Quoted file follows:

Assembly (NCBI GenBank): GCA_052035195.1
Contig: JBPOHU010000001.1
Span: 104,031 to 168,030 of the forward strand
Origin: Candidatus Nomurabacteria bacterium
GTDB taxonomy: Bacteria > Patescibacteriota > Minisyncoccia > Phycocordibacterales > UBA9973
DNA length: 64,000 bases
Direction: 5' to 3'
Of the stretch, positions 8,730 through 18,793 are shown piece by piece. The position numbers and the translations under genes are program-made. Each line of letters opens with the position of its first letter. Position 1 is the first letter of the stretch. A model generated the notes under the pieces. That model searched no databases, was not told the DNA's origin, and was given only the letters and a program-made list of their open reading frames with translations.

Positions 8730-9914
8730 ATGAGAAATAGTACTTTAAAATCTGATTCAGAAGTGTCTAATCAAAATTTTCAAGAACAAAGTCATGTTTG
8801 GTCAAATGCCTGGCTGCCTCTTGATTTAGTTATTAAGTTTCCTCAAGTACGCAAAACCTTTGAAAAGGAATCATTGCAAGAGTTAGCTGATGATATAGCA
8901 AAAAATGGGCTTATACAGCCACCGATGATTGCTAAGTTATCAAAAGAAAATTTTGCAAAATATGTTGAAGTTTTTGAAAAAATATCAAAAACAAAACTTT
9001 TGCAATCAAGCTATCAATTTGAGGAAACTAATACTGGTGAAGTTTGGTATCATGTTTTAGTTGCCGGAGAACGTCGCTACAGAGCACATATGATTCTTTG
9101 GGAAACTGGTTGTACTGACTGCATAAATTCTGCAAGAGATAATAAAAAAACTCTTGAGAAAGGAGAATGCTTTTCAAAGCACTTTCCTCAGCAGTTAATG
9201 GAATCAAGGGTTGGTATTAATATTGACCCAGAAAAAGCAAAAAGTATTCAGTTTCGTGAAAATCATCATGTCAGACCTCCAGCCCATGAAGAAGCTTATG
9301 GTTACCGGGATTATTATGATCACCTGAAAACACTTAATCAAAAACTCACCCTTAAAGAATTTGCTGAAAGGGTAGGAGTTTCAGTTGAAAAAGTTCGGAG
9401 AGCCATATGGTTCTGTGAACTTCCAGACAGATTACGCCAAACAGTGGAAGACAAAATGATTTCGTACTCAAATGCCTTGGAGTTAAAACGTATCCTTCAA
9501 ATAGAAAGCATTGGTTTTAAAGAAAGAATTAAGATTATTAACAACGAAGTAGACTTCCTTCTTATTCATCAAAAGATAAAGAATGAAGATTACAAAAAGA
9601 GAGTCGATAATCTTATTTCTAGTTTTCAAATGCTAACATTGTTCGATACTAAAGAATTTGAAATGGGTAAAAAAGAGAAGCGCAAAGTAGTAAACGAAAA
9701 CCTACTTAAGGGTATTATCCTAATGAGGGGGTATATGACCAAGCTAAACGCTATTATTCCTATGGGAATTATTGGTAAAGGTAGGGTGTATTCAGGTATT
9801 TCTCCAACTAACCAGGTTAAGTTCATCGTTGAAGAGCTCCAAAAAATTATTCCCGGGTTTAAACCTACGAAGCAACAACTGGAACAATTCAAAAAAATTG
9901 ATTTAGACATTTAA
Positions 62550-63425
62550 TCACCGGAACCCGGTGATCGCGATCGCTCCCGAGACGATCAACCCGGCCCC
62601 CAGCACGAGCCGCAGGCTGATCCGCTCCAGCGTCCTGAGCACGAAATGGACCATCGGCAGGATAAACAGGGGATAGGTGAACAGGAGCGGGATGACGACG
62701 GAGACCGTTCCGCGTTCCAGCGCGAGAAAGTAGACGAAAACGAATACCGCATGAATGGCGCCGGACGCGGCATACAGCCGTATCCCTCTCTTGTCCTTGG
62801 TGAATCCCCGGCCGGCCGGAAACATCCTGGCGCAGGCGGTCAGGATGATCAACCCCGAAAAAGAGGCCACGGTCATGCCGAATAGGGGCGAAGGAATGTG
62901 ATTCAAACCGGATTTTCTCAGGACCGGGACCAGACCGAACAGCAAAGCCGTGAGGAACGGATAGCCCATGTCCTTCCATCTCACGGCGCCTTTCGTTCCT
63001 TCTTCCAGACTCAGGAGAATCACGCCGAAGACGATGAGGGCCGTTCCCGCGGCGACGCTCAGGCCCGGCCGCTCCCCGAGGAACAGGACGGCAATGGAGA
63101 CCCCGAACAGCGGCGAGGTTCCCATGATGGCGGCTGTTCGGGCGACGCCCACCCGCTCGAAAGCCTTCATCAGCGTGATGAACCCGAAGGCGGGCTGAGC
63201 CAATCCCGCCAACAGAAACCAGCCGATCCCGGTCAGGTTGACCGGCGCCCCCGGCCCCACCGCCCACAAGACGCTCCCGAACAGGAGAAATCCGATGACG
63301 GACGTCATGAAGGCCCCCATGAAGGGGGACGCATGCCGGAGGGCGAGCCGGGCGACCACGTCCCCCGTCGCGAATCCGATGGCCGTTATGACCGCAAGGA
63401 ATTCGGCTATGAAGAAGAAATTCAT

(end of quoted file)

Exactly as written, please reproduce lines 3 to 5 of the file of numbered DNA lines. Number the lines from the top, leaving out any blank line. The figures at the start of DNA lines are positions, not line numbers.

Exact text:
Span: 104,031 to 168,030 of the forward strand
Origin: Candidatus Nomurabacteria bacterium
GTDB taxonomy: Bacteria > Patescibacteriota > Minisyncoccia > Phycocordibacterales > UBA9973